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Author Topic: VerdutismoVision  (Read 684 times)
bill t.
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« on: February 01, 2013, 01:23:29 AM »
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Here's yet another shot from the old Santa Fe Railroad Maintenance Shops in Albuquerque.

This a 5 panel stitch shot with an 18mm lens.  Photoshop can't even think about stitching this baby, but PTGui handles it in stride.  The nearly 180 degree FOV looks almost tame thanks to PTGui's "Verdutismo" projection.  The price is that the vertical dimensions for the image at extreme left and right are stretched almost 2 times more than the center of the image, but as far as I know it's currently the best available option for super wide architectural shots.  I feel the residual curves lend a certain Art Nouveau quality to the image that is in great contrast to starker,  narrower but straight-lined rectilinear interpretations.   Another hour spent stamping out of cigarette butts, pigeon feathers, and graffiti, and I'm done.

Back in the day, one chugged one's steam engine onto the two rails straddling the ditches for a tune up or whatever.  There are something like 16 such stations in this building.  Giant machine tools occupied the opposite side of this building.
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francois
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« Reply #1 on: February 01, 2013, 04:40:47 AM »
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Thanks for sharing and for the technical info. I like it a lot.
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Francois
Patricia Sheley
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« Reply #2 on: February 01, 2013, 12:14:07 PM »
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Thank you for sharing these Bill...is a book to come? Where in this view would be the turntable outside, does it still exist?
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bill t.
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« Reply #3 on: February 01, 2013, 01:17:16 PM »
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Hi Patricia.  The turntable still exists and is operable.  I have personally had the pleasure of doing a bumpy orbit, powered by the yellow gasoline engine.

Unfortunately, all the wonderful steam engines that for so long populated the roundhouse are dispersed to the 4 corners of the US.  The roundhouse itself burned down a few decades ago.

Not a very good picture.  The 5 panel pano is mapped with FullFrame projection which did the best job of preserving the roundness of the pit, at the price of distorting the horizon.  That shadow is me at the top of my 10 foot high, roll-around PanoLadder.  I would like to go back and redo all these shots with a D800 and a really good lens.  This was taken in 2008 as part of a quick & dirty effort to promote the site for film use after the city bought it.  The large building in the background is the one in the photo above.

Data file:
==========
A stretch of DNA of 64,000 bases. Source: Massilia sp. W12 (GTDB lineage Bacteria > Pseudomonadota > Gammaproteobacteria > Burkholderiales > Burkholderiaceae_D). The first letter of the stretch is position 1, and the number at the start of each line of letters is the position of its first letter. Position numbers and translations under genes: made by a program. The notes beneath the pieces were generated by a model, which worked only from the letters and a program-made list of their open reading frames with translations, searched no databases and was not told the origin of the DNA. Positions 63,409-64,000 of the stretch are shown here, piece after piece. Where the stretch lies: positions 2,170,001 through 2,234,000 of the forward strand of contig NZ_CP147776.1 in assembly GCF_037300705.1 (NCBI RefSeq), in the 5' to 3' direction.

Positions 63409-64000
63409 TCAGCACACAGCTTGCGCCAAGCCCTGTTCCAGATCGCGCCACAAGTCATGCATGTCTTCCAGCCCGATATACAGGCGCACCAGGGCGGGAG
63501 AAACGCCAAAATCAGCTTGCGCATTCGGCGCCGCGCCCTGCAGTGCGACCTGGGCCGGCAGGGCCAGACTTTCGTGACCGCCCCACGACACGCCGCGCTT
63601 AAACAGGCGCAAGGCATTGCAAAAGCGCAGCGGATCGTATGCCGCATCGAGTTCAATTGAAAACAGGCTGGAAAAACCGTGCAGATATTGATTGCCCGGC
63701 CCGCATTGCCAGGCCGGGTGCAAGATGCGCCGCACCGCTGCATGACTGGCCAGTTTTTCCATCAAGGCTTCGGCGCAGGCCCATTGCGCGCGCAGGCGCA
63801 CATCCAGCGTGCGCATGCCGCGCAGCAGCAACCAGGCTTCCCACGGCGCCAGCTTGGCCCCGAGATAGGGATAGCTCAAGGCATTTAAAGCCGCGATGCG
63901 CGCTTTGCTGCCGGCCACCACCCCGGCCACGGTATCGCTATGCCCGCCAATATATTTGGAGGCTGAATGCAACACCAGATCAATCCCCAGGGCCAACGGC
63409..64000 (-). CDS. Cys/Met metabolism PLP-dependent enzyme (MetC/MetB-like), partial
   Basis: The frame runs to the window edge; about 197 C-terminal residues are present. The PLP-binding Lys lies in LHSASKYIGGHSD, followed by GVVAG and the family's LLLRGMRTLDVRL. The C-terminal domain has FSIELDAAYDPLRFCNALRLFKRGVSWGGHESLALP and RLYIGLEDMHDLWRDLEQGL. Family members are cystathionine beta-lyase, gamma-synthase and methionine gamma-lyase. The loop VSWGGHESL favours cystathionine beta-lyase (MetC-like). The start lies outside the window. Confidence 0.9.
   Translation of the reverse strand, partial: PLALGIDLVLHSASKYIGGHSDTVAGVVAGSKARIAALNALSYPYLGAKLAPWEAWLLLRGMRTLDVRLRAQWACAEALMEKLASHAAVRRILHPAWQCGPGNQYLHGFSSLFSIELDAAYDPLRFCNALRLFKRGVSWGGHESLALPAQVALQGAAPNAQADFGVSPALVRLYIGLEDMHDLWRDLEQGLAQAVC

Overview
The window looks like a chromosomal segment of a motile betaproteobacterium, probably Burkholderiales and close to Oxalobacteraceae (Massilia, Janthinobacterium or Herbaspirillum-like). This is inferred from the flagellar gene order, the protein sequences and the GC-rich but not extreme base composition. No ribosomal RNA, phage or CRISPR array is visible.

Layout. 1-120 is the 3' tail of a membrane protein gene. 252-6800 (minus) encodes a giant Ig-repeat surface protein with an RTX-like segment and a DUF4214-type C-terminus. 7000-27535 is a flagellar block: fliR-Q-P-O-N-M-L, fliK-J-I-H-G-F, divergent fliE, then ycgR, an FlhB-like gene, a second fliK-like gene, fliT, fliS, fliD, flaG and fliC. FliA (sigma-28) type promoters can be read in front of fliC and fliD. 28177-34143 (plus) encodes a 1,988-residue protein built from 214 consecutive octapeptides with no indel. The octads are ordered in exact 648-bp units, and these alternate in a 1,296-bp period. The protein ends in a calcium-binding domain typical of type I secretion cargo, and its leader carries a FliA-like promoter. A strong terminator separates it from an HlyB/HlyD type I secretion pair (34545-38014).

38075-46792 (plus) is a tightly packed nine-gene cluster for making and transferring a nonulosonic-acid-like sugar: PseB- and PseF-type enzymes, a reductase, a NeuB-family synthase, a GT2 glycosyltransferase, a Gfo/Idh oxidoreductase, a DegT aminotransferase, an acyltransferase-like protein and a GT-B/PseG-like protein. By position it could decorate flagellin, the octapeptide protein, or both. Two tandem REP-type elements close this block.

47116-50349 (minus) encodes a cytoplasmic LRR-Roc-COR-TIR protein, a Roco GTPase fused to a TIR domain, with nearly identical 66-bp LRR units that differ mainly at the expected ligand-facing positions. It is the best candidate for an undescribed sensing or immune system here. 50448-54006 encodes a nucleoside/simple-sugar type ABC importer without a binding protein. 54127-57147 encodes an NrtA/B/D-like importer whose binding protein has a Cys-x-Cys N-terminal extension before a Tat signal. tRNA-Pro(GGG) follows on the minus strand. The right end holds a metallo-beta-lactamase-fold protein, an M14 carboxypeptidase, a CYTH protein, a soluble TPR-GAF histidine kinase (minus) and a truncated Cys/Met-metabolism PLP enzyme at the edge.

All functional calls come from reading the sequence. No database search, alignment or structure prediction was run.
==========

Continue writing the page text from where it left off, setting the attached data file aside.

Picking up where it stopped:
No book is planned, too much work for too little reward.  But these shots are wildly popular with architects, lawyers, and people who are into local history, and I sell a lot of them.

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Patricia Sheley
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« Reply #4 on: February 01, 2013, 01:52:56 PM »
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Thanks Bill...almost as imagined, including the yellow! Site is more sterile than expected...liability/city clean-up I guess. Can easily see an Hitchcock night shoot here...

and as to the sales...can feel your grin, a bit like that of Elliot E's.  Wink
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davidh202
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« Reply #5 on: February 01, 2013, 09:59:35 PM »
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  I would like to go back and redo all these shots with a D800 and a really good lens.  This was taken in 2008 as part of a quick & dirty effort...  

Bill,
What you have is outstanding as is, no need to do it over.
There is nothing wrong with the WA distortion of the horizon and it actually compliments and enhances the roundness of the pit.
I find the distortion on the inside of the building is quite nice, with an artistic quality,  as you said yourself ;-)

David
« Last Edit: February 01, 2013, 10:01:10 PM by davidh202 » Logged
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